Having decided that robbery by threatening another under section 711.1(2) does not necessarily include an assault, our analysis of section 711.1(2) is completed under Iowa lesser included offense law. It could be argued that the other way of committing robbery under section 711.1(2)by purposely putting another in fear of serious injuryincludes an assault. See Model Penal Code, supra (to purposely put another in fear includes "menacing or other implied threat sought to be communicated to the victim by the actor's conduct"). That is not the issue here. Where the offense being prosecuted (section 711.1(2)) may be committed in alternative ways, and one alternative clearly does not involve the lesser offense, the lesser offense is not necessarily included in the greater. State v. Stewart, 223 N.W.2d 250 (Iowa 1974), cert. denied, 423 U.S. 902, 96 S. Ct. 205, 46 L. Ed. 2d 134 (1975) (since manslaughter may be committed by either reckless driving or driving while intoxicated, reckless driving not a necessarily included offense); Dunahoo, supra at 318 (under Iowa law, it "is irrelevant that the greater crime includes the lesser crime as one of its alternative ways of being committed").

As previously stated, the legislature obviously intended assault to be an included offense in a robbery prosecution solely under *760 the alternative in section 711.1(1). However, the second and third alternative definitions of robbery in subsections 711.1(2) and (3) involve threats by the perpetrator. Because a mere threat is not necessarily an assault, it appears the legislative intent was not to define assault as an included offense under the alternative definitions of robbery in subsections 711.1(2) and (3).

To complete our analysis, we must consider whether assault is necessarily committed during a first-degree robbery "while armed." § 711.2. In Law's case, the State had to prove that he or his codefendant was armed with a dangerous weapon. We conclude that a person who commits a robbery while armed does not necessarily commit an assault. A person commits an assault if he "[i]ntentionally points any firearm toward another, or displays in a threatening manner any dangerous weapon toward another." § 708.1(3). A person who is "armed" under the robbery statute would not necessarily be pointing a firearm or displaying a dangerous weapon in a threatening manner.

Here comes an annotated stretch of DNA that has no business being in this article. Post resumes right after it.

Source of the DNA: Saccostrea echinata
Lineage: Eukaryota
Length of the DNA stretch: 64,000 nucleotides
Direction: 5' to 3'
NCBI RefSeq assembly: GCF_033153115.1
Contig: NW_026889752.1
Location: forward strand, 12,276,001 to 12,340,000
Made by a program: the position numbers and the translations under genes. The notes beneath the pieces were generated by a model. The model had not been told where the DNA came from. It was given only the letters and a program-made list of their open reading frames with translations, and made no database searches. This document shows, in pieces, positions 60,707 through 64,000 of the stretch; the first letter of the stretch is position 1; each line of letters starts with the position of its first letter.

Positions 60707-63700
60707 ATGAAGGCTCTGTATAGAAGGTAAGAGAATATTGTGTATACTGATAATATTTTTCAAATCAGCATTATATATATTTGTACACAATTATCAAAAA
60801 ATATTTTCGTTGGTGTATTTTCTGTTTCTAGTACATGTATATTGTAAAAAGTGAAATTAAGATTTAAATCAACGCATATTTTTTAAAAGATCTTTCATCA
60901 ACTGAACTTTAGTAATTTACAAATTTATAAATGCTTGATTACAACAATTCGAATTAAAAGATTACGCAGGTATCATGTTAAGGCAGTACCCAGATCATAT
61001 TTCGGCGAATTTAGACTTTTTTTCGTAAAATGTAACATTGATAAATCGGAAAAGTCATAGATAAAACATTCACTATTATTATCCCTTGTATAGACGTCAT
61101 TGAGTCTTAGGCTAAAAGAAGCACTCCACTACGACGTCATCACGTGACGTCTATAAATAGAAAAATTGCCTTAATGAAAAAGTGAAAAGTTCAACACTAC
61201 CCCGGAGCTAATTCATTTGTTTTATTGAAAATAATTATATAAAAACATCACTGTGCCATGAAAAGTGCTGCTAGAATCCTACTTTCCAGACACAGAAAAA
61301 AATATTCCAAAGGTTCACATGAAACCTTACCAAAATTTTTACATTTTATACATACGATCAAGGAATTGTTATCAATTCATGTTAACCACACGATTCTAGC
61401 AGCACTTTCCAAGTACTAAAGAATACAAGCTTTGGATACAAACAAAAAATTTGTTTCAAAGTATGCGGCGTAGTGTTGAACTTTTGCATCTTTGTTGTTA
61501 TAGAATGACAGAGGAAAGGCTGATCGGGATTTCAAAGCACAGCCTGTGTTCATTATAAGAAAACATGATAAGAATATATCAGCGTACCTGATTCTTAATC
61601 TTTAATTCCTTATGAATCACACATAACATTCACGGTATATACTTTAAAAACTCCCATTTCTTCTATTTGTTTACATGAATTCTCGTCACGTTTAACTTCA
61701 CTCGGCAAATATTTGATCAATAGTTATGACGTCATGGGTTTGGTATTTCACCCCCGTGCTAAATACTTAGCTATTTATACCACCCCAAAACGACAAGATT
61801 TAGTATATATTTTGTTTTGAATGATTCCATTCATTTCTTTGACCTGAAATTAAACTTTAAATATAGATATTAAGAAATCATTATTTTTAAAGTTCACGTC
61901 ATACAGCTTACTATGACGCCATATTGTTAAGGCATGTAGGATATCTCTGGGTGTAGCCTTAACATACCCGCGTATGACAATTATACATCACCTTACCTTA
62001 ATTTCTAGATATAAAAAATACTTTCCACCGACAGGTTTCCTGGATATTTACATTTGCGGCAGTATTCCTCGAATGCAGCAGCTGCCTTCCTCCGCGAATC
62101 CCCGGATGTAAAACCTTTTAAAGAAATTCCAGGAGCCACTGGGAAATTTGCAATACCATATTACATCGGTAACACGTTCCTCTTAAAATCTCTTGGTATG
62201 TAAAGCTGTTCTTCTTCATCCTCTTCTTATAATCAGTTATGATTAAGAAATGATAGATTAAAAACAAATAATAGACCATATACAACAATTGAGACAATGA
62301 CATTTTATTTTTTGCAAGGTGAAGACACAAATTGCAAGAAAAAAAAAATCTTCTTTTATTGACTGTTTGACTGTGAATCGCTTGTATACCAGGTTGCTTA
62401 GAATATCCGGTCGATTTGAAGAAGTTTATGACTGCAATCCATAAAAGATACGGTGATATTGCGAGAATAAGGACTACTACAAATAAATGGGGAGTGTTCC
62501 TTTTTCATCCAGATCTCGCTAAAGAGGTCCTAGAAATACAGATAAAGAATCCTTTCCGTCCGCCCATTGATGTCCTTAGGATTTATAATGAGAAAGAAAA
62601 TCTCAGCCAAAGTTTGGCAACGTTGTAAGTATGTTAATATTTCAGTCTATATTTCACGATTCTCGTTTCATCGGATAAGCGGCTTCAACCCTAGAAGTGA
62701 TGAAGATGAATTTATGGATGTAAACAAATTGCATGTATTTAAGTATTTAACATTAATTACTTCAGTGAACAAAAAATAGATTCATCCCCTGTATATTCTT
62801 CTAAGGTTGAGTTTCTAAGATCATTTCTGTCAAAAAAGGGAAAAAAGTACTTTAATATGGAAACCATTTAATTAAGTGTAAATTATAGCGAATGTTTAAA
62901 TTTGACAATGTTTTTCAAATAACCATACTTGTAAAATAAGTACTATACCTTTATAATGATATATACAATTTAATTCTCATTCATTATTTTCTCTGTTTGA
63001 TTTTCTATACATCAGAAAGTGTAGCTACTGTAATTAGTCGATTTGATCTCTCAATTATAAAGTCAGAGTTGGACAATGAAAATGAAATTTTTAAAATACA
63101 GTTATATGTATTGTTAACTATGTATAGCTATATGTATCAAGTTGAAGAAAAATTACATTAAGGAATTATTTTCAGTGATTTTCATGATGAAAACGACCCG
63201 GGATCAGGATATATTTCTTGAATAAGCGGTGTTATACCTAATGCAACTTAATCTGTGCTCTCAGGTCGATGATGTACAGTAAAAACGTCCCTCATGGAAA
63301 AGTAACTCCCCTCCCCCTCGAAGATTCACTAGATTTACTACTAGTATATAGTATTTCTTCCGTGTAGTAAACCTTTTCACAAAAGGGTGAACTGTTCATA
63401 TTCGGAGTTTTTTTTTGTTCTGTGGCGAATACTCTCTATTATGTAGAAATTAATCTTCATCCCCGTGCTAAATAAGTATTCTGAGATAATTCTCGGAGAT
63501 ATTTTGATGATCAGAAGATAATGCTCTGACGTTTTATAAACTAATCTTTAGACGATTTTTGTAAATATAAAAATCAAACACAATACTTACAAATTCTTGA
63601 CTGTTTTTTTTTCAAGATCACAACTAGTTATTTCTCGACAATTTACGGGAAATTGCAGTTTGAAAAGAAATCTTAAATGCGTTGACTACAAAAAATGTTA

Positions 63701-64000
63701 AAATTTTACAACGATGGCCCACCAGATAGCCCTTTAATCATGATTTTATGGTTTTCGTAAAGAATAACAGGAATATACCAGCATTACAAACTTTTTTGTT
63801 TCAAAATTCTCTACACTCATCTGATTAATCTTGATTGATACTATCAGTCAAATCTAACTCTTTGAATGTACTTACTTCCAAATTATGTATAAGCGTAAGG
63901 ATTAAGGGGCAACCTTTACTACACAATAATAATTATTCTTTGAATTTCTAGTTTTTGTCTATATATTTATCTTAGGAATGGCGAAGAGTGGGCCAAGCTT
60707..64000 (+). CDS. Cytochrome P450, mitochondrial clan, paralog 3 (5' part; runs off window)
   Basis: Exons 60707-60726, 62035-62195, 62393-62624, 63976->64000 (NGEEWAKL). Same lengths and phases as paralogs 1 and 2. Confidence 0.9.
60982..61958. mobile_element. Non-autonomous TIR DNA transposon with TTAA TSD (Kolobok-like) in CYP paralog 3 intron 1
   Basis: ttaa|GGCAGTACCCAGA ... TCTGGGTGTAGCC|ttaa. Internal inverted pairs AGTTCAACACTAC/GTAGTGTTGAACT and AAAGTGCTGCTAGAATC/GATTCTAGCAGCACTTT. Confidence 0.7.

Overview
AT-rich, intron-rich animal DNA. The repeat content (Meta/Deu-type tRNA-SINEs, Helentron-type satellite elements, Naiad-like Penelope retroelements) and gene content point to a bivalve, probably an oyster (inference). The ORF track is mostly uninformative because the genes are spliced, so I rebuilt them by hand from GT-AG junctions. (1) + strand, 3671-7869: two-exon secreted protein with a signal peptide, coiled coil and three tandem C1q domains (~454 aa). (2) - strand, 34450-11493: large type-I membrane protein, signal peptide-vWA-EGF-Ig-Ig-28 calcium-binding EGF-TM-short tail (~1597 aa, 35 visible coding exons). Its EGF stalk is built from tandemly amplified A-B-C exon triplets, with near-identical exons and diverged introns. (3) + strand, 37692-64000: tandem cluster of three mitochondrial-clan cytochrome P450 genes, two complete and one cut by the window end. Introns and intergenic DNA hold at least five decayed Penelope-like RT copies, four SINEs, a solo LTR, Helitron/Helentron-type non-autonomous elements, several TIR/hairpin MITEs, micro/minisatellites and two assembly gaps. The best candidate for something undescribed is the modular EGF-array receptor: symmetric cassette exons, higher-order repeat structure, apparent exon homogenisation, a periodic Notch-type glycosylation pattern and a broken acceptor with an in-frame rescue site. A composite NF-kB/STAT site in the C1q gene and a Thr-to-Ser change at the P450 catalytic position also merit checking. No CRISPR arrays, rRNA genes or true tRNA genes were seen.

Under our analysis, the trial court did not err in failing to instruct on assault as a lesser included offense in a prosecution for robbery under section 711.1(2).

II. Sufficiency of the evidence. Law claims that the court erred in overruling his motion for judgment of acquittal. Iowa R.Crim.P. 18(10). Our review is guided by principles stated in State v. Holderness, 293 N.W.2d 226, 235 (Iowa 1980); State v. Jones, 289 N.W.2d 597, 600 (Iowa 1980); and State v. Robinson, 288 N.W.2d 337, 340 (Iowa 1980). We conclude that a rational jury could find Law guilty of first-degree robbery on the evidence presented.

The convictions are affirmed.

AFFIRMED.

NOTES

[1] Section 711.1 provides:

A person commits a robbery when, having the intent to commit a theft, the person does any of the following acts to assist or further the commission of the intended theft or the person's escape from the scene thereof with or without the stolen property:

1. Commits an assault upon another.

2. Threatens another with or purposely puts another in fear of immediate serious injury.

3. Threatens to commit immediately any forcible felony.

It is immaterial to the question of guilt or innocence of robbery that property was or was not actually stolen.

Section 711.2 provides:

A person commits robbery in the first degree when, while perpetrating a robbery, the person purposely inflicts or attempts to inflict serious injury, or is armed with a dangerous weapon. Robbery in the first degree is a class "B" felony.

Section 711.3 provides:

All robbery which is not robbery in the first degree is robbery in the second degree. Robbery in the second degree is a class "C" felony.